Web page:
Australian regulators, central bank tell firms to prep more for end of LIBOR

An ibis bird perches next to the Reserve Bank of Australia headquarters in central Sydney

Australia’s central bank and regulators urged financial firms on Wednesday to double down on their plans for the phasing out of the Libor benchmark, as some still showed substantial exposure to the interbank lending rate.

Global investment banks have been fined billions of dollars for trying to rig Libor, or the London Interbank Offered Rate, which is used to price contracts worth about $300 trillion around the world, from home loans to credit cards.

Regulators want markets to stop using Libor by the end of 2021 and switch to less easily rigged alternatives, like the Bank of England’s Sonia rate, or Sofr compiled by the U.S. Federal Reserve.

Aggregate LIBOR exposure of institutions that responded to survey by the Australian Securities and Investments Commission (ASIC) was about A$10 trillion ($6.14 trillion), with 40% of it expected to mature after the end of 2021.

ASIC wrote to chief executives in May last year, asking them to respond by July on their preparations for the Libor phase out. ASIC published the findings on Wednesday in a short report together with the central bank and Australian Prudential Regulation Authority (APRA).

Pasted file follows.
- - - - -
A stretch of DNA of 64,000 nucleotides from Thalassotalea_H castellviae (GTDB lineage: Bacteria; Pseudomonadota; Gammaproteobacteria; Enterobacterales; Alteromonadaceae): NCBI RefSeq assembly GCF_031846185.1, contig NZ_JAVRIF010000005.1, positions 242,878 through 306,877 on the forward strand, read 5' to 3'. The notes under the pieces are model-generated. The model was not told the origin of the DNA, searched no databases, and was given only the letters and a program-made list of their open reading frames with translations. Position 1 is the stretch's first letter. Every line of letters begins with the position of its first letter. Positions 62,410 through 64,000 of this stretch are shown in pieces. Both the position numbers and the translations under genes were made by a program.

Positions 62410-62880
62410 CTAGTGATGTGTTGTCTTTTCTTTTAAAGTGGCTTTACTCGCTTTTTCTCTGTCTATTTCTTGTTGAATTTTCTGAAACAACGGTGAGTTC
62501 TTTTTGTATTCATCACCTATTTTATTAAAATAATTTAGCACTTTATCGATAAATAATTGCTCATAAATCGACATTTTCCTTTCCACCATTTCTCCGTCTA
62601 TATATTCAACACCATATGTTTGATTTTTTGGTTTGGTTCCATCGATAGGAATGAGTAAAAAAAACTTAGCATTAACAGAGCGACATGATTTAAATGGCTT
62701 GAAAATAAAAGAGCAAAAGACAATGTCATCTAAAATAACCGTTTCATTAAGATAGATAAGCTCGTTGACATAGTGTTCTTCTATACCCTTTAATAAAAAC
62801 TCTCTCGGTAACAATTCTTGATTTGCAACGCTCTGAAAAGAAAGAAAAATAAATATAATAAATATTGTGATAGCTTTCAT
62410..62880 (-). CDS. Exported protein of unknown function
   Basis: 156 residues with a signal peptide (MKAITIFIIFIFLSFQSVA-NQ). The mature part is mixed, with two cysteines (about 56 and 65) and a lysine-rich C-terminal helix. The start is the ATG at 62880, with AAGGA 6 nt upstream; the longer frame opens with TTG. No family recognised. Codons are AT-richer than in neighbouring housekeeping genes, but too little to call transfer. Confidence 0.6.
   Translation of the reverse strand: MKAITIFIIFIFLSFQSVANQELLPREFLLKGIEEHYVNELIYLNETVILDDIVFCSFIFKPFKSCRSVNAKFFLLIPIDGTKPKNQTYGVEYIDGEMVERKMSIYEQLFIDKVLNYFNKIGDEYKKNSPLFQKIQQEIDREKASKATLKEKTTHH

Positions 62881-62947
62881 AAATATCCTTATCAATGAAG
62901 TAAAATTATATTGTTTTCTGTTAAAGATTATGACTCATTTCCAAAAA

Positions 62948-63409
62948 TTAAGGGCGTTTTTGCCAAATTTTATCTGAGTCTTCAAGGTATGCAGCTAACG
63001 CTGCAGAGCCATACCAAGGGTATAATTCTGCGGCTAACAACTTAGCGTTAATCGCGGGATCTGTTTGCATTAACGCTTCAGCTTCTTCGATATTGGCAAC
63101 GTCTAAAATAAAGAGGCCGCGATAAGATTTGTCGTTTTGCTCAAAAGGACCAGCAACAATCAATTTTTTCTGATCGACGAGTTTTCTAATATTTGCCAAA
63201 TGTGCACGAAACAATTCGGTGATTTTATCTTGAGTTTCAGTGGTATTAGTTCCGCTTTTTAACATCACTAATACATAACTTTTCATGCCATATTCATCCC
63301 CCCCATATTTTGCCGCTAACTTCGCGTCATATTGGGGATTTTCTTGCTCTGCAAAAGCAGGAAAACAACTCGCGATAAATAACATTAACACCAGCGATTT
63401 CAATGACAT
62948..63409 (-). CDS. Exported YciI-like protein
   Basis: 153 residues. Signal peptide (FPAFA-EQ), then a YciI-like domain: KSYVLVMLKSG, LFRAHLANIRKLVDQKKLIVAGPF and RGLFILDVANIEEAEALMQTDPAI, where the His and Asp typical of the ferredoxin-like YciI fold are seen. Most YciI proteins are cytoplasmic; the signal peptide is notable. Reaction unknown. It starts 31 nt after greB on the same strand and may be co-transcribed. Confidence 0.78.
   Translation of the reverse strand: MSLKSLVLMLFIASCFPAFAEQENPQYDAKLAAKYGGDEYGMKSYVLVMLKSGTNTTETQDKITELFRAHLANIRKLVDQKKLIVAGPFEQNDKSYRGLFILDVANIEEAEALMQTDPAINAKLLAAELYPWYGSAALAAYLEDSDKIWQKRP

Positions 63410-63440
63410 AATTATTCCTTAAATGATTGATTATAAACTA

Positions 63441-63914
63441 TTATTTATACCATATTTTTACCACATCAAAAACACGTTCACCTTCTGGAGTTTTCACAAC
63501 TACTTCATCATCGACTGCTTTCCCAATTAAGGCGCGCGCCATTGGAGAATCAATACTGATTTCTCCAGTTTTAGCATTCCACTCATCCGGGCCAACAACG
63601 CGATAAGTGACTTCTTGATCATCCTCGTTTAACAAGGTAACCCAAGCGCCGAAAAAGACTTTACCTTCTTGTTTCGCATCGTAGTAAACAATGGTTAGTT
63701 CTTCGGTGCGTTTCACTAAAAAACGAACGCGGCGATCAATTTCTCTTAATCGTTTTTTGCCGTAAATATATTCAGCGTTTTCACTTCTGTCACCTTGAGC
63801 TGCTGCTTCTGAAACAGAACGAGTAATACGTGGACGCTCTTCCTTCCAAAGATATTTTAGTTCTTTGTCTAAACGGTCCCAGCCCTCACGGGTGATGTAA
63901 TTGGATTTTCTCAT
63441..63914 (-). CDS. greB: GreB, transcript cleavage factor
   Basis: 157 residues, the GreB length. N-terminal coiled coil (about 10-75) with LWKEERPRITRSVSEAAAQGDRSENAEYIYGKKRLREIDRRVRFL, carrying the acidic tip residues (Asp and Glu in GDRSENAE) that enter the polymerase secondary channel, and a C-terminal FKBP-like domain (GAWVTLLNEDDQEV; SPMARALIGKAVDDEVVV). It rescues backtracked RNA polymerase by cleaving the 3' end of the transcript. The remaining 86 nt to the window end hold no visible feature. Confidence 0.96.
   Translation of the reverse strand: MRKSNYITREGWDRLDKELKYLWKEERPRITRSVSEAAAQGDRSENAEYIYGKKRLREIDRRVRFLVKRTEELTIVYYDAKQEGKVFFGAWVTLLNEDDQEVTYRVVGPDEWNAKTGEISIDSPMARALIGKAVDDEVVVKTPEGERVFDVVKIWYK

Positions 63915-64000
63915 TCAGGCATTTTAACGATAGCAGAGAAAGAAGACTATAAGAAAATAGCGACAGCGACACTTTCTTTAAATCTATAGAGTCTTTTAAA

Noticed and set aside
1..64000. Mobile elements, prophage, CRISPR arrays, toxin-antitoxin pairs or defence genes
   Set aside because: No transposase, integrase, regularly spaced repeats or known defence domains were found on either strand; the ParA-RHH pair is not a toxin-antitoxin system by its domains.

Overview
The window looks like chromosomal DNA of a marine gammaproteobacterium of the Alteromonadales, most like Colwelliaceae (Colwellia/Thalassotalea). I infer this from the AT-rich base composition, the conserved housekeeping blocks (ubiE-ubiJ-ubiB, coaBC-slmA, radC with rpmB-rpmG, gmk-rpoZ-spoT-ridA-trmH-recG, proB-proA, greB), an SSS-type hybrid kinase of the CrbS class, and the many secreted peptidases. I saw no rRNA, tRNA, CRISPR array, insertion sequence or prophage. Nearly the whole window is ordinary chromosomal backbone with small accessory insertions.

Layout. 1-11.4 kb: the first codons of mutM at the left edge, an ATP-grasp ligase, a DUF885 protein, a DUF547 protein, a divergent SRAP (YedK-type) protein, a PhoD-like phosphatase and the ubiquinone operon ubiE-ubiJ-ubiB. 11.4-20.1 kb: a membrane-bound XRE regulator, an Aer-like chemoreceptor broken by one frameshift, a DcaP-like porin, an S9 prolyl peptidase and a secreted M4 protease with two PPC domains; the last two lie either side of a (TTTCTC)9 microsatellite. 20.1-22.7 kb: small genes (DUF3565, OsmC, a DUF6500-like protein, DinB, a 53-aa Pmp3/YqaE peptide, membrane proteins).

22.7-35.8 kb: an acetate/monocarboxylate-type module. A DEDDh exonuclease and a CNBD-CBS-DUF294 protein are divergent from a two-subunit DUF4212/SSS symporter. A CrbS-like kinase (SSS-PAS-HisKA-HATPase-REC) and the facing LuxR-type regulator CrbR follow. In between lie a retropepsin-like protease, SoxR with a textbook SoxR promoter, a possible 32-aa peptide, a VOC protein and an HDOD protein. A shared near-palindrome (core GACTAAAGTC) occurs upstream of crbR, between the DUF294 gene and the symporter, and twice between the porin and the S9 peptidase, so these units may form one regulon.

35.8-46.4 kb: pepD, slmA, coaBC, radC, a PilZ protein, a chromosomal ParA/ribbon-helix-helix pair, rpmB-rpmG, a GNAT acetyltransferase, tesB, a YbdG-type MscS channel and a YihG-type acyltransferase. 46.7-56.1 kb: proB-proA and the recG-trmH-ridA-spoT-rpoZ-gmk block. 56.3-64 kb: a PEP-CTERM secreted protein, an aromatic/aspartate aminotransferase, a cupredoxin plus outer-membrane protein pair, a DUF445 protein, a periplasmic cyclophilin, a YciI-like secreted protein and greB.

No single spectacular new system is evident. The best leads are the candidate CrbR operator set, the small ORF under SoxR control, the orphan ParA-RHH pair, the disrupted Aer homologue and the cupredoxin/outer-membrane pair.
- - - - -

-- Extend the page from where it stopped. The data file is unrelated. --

“We encourage all firms that may have exposure to LIBOR to assess the extent of their use of LIBOR and to take timely action to plan for a world in which LIBOR is no longer available,” ASIC Commissioner Cathie Armour said in a statement.

ASIC and APRA said they would monitor the situation and seek assurances from banks and other financial institutions that they were taking action.

Some firms showed significant planning was under way, but in other cases work had yet to start in earnest, the joint release said.

“If, by the end of 2021, institutions have not transitioned to alternative reference rates or put robust fall-back provisions in place for legacy contracts, significant reputational, operational and legal risks to financial institutions could be realised, risking disruptions in financial markets,” the report said.

The regulators added that they recognise disruptions from the coronavirus pandemic may affect the timing of some transition plans.

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